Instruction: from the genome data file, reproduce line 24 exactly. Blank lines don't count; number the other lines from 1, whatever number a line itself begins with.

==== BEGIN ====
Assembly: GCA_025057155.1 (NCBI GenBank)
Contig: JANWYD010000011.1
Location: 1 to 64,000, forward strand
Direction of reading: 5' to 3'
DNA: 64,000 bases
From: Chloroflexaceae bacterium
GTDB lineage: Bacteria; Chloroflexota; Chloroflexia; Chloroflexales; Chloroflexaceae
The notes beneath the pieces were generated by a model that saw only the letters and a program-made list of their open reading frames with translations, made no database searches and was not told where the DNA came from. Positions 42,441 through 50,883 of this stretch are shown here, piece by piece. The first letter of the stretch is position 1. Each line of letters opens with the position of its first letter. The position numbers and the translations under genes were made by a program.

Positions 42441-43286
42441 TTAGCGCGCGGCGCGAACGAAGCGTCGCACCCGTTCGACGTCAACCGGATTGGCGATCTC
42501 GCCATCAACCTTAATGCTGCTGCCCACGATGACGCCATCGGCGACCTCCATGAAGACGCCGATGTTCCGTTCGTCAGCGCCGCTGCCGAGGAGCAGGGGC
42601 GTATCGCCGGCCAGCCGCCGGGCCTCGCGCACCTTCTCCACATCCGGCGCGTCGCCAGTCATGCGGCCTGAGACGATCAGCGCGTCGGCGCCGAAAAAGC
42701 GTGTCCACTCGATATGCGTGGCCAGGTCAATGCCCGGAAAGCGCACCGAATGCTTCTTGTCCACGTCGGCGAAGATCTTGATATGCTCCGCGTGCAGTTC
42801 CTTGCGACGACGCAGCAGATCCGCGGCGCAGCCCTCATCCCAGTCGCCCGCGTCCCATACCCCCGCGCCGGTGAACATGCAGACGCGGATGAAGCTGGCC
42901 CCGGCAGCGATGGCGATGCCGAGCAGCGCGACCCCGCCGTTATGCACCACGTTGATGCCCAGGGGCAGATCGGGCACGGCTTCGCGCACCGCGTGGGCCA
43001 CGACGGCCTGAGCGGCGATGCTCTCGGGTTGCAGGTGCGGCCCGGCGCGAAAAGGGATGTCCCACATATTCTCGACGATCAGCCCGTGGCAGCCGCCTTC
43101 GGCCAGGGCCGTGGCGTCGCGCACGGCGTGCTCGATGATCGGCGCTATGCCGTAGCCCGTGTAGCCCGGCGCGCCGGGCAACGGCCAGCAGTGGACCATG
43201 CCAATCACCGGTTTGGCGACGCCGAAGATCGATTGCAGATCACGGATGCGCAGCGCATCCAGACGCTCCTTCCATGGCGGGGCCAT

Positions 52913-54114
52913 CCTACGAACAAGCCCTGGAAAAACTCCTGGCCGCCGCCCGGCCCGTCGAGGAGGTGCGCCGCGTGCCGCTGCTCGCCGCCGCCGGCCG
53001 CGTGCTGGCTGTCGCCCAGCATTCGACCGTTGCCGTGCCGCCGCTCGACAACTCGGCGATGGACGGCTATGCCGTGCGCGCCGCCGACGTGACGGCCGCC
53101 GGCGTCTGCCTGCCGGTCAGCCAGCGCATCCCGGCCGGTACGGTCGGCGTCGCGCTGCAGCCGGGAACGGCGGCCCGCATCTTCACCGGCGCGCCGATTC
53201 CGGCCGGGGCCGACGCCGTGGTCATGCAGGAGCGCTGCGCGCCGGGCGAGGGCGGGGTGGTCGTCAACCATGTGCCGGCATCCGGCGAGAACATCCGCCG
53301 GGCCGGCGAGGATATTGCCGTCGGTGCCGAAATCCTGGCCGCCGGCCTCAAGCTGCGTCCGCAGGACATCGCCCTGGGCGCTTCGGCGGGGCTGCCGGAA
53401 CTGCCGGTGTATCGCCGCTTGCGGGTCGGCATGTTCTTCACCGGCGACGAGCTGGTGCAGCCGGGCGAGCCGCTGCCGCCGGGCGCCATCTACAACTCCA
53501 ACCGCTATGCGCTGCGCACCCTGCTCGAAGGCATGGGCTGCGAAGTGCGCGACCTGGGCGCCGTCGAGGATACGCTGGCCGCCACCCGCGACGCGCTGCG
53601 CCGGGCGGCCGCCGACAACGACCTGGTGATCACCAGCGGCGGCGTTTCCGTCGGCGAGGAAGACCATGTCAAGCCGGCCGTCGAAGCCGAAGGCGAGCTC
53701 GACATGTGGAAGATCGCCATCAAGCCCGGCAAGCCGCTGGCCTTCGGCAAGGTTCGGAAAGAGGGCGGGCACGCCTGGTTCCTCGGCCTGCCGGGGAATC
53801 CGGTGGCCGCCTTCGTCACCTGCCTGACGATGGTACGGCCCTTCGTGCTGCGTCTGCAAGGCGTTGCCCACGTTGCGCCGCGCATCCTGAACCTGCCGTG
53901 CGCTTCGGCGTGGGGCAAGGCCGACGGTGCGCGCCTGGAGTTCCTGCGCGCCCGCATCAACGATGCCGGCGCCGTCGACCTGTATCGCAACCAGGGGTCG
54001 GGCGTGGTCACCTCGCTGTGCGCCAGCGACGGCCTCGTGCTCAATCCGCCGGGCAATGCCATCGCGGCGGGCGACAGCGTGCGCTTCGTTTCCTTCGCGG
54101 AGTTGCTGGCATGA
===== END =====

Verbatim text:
53301 GGCCGGCGAGGATATTGCCGTCGGTGCCGAAATCCTGGCCGCCGGCCTCAAGCTGCGTCCGCAGGACATCGCCCTGGGCGCTTCGGCGGGGCTGCCGGAA